Thursday, April 26, 2012
Al-Jazeera Cartoon: The Annan Plan.
UN envoy's peace plan has thrown up suspicions with briefing to security council suggesting a painful, open-ended process
Ian Black, Middle East editor
guardian.co.uk, Wednesday 25 April 2012
"Kofi Annan's statement that the situation in Syria is bleak is a rare example of undiplomatic bluntness from the man in charge of what many have described as a "mission impossible" – to find a political solution to the bloodiest crisis of the Arab spring.
The UN special envoy told the security council in a closed briefing on Tuesday that the country was still experiencing an unacceptable level of violence despite a ceasefire that has been partial and tenuous from the moment it began on 12 April. Sensibly, Annan chose instead to call it a "lull in the fighting".
Syrian government troops and heavy weapons had not been withdrawn from towns and cities despite pledges that they would be. "The only promises that count are the promises that are kept," Annan observed. And alarmingly, there was evidence that Syrians who had made contact with the currently tiny – 11-strong – advance UN observer team had later been targeted by the authorities. That was "totally unacceptable and reprehensible".....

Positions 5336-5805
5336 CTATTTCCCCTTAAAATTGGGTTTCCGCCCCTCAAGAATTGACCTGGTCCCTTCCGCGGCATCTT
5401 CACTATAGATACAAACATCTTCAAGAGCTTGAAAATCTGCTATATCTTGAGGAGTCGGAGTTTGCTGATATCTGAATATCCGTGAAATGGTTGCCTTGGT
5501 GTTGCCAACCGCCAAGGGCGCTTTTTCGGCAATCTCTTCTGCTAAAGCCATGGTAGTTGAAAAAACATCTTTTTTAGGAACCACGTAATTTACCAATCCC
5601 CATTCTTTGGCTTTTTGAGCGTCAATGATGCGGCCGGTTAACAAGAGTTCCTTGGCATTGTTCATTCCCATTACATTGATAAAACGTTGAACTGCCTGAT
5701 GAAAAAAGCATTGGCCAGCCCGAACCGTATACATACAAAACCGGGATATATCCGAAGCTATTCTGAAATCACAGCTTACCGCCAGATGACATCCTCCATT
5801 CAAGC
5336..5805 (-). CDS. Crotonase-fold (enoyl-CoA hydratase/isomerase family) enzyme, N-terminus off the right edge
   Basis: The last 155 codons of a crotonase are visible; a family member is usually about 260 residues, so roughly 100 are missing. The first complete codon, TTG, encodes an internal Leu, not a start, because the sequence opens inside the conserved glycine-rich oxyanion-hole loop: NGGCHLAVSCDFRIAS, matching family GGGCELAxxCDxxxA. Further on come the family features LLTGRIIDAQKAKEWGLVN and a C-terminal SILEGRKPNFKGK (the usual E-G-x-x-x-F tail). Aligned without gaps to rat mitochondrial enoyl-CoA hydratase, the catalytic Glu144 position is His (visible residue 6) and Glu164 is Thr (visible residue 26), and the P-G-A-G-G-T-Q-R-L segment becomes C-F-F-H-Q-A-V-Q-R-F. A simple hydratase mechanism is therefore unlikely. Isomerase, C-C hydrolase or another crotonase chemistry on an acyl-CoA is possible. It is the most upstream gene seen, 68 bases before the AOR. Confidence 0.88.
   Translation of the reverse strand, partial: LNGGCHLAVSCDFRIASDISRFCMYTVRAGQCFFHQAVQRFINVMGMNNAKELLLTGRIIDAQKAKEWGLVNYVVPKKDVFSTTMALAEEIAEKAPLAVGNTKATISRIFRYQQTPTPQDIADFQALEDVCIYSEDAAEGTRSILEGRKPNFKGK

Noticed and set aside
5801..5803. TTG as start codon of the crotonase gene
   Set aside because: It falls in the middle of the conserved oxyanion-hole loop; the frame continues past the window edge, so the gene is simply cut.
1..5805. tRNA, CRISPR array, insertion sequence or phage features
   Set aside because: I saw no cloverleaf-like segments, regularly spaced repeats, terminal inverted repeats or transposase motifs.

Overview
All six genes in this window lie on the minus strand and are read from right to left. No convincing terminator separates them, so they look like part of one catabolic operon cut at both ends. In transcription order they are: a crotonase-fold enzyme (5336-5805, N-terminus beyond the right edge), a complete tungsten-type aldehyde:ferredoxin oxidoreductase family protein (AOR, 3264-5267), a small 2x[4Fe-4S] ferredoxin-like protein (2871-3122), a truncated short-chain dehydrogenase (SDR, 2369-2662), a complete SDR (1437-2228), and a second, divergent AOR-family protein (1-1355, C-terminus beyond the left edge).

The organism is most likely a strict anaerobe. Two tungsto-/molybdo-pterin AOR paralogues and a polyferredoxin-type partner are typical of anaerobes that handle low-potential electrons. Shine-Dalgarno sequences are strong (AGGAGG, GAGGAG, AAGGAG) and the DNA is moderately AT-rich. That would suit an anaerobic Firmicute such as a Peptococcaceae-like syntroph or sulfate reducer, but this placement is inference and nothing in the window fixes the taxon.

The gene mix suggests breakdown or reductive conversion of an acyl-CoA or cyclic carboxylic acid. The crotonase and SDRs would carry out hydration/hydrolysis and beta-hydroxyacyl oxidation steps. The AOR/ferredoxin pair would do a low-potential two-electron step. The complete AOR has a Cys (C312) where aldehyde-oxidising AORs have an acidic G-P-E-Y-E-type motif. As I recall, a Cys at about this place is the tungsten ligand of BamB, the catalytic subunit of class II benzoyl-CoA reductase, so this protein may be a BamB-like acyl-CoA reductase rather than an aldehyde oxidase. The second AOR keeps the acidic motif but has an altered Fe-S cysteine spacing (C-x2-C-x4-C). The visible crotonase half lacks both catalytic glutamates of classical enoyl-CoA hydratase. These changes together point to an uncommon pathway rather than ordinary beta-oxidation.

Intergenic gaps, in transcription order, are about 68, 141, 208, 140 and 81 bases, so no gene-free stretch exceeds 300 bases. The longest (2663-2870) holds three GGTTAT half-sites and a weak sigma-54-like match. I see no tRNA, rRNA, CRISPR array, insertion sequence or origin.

This is not proving to be the UN's finest hour. Several countries have complained that its department of peacekeeping operations is moving at a snail's pace to put together the 300-strong monitoring mission that was approved by the security council last weekend. Hervé Ladsous, the under secretary general for peacekeeping, admitted that the deployment was moving slowly and that by the end of next month only 100 monitors – a tiny number given Syria's 23 million people– would be in place.
Still, given that the terms of the UN supervision mission require the agreement of the Syrian government, it is impossible to avoid the obstacles it is now predictably throwing up. The latest is Damascus's refusal to accept as monitors nationals from the 14 countries that comprise the "Friends of Syria" group – such as the US, UK, France, Saudi Arabia, Turkey and Qatar. Russians and Chinese are apparently welcome. In parallel to that, Indian journalists are being granted visas; western media organisations find it much harder. It all looks like being a painfully long haul."